16 year old John* struggled with a sudden onset of depression and tried to take his life multiple times. John was referred to the What Centre by the Crisis Team at A&E after the most recent attempt. John did not trust any other professional and had initially refused any help that was provided.
John was offered sessions with one of the centre’s senior counsellors. During their sessions, John explored the reasons for his attempts and his serious self-harm issues. Together, they were able to identify safer coping strategies and continue to work through his difficult background, loss of motivation and self-hatred. A few months into his sessions, John shared that he had been abusing drugs that contributed to his mental health decline. He had also previously accidentally overdosed as a result of this. With his consent, his counsellor was able to get John support via Switch and empower him to attend those sessions. John has since stopped abusing drugs and has not had any suicide attempts. The counsellor was also able to have a discussion with John and his family to ensure that John felt supported at home.
As a centre we also liaised with social work team and highlighted his risk which helped him and his family get a designated social worker. His vulnerable younger brother was also offered counselling in the centre and sessions were moved around to accommodate the family so that both boys were seen (by two different counsellors) at the same time in the centre. Both counsellors, parents, the social worker and school teachers regularly attend Child in Need meetings to help ensure that both boys are on the right track.
John has worked over a period of time with his counsellor and has recently felt better to end counselling. John has felt overall better and looks bad at his “dark times as a learning curve. I almost don’t recognise who this other person was but I’m proud of how far I’ve come”. John left his last session with a joke with his counsellor about how she, “needed a raise”.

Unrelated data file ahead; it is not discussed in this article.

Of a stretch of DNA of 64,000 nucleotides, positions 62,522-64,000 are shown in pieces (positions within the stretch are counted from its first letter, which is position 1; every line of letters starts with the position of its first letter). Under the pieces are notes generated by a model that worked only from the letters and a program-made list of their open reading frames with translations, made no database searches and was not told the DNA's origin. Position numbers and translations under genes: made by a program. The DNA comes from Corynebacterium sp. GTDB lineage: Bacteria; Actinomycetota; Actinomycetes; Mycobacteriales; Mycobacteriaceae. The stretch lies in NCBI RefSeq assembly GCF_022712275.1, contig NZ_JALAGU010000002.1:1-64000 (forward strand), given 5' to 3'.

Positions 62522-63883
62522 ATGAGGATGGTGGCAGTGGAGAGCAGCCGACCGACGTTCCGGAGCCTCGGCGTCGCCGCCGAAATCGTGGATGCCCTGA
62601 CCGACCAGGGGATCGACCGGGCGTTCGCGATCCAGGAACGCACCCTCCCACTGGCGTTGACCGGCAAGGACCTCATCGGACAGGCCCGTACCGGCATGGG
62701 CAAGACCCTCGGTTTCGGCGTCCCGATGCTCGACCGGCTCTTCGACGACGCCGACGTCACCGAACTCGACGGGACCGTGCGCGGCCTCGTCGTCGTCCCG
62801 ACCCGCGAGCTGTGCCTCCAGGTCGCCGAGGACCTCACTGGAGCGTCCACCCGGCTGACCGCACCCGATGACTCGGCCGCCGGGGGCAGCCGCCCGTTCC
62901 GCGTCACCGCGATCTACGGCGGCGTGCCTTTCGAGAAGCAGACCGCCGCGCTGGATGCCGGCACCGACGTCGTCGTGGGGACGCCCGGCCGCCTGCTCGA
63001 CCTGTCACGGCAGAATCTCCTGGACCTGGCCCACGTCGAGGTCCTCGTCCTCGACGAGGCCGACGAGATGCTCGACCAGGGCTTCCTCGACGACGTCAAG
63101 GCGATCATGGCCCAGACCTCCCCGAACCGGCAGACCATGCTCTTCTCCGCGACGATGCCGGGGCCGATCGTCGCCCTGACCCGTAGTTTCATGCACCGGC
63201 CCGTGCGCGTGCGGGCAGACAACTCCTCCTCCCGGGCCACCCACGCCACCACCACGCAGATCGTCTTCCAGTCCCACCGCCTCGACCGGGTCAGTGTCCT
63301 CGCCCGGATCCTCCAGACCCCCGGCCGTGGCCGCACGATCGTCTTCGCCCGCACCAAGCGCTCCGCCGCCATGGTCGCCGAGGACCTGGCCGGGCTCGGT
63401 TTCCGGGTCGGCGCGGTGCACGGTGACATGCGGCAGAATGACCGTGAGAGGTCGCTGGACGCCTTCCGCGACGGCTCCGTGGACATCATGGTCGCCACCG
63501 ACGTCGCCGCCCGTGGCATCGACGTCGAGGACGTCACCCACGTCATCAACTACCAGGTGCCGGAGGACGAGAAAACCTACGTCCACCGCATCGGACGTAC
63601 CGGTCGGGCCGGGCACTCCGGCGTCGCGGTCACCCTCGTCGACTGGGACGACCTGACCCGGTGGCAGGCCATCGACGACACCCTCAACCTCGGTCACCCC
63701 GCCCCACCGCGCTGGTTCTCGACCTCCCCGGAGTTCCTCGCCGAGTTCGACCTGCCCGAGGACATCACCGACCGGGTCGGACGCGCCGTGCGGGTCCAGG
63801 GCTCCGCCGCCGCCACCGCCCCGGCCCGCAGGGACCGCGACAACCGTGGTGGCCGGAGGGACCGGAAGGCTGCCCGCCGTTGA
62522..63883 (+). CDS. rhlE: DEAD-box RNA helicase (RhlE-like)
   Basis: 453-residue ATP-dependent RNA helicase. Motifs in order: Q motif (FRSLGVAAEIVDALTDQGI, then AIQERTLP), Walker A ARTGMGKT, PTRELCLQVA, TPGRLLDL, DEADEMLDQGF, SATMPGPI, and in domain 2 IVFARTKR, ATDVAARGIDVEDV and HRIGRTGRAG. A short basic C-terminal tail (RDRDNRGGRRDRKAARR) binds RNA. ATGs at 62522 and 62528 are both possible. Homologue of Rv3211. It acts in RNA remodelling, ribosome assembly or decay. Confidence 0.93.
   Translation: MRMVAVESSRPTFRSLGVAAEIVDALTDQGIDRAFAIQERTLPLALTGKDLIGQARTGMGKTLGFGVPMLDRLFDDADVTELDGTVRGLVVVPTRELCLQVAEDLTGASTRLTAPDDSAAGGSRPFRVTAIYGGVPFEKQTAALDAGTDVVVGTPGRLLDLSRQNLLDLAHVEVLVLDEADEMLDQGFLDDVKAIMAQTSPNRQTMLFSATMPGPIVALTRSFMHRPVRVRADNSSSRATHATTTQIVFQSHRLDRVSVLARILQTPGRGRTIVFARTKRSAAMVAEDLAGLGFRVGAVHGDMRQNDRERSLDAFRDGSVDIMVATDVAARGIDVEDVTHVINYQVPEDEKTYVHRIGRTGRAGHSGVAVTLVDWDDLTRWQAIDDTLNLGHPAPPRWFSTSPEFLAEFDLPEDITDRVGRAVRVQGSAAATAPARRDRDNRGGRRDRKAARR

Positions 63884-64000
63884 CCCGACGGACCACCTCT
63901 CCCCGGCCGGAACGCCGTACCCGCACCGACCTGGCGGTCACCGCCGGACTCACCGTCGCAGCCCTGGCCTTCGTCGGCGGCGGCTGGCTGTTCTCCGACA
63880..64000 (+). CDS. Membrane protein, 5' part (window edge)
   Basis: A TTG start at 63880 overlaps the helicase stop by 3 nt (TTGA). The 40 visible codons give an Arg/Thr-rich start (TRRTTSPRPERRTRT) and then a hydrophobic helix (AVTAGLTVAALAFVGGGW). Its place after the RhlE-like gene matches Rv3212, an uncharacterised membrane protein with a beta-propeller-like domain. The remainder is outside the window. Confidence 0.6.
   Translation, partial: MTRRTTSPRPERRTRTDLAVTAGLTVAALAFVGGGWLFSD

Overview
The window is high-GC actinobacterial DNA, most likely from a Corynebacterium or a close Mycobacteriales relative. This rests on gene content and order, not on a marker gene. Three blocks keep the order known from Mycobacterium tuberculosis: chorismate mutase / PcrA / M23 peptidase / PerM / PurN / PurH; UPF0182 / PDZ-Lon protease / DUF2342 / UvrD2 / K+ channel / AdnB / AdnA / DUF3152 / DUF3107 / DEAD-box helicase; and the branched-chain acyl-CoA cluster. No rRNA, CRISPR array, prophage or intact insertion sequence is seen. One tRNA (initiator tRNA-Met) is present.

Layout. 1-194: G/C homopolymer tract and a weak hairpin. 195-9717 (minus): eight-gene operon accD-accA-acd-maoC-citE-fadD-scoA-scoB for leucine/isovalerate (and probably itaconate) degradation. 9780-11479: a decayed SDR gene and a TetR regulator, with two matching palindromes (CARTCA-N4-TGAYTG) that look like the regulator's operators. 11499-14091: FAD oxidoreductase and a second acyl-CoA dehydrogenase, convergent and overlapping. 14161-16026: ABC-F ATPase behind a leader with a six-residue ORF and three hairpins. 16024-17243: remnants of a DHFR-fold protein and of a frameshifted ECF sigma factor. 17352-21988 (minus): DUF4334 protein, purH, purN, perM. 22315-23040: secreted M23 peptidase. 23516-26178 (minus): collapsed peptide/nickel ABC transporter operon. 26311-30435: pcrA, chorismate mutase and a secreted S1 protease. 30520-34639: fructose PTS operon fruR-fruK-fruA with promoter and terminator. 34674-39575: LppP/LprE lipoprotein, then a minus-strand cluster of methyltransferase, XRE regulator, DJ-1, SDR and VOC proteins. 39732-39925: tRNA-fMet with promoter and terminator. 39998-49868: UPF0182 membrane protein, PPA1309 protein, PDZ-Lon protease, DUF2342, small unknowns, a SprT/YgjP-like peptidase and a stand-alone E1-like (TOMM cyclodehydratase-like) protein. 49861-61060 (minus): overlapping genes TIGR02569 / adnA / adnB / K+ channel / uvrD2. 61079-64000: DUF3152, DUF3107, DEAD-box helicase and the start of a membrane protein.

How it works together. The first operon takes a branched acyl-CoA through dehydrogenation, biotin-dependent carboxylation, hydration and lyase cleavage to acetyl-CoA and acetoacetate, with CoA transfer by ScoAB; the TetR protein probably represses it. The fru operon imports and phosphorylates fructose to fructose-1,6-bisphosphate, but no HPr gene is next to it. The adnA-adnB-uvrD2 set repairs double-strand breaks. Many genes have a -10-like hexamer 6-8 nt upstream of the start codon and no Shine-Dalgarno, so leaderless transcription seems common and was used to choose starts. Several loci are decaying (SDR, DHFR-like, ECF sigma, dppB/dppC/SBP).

*not real name
Nigel, a 14 year old young person attended a counselling assessment at the What centre following a referral made by his mum. Nigel was uncommunicative, and seemed extremely depressed. During his assessment, Nigel expressed a high level of suicidal intent. It also came out during his assessment that Nigel identified as being transgender.
His assessing counsellor got Nigel’s consent to speak to his mother about his risk. While the counsellor spoke to Nigel’s mum in another room, another counsellor sat in with Nigel to keep him company. The two counsellors were able to work in tandem to ensure that the safety of the young person was managed but also to ensure that Nigel felt supported and held throughout. Nigel was sent to A&E and the crisis team who sent him back to the centre after an assessment.
When he returned, Nigel was then offered the option to attend Transparent, a transgender support group set up for young people. Nigel was initial hesitant due to his past experience in school with bullies in group settings. However, on his first session, Nigel was noticeably more active, and was much happier. He even exchanged numbers with another young person in the group. Nigel continued to attend the group and expressed that he “finally found a place” that was his.
During this time, Nigel was also offered a counselling appointment with a senior counsellor at the centre and is thriving. He is enjoying simultaneously working on his emotional issues via counselling but also meeting new people and having a sense of belonging in the Transparent group.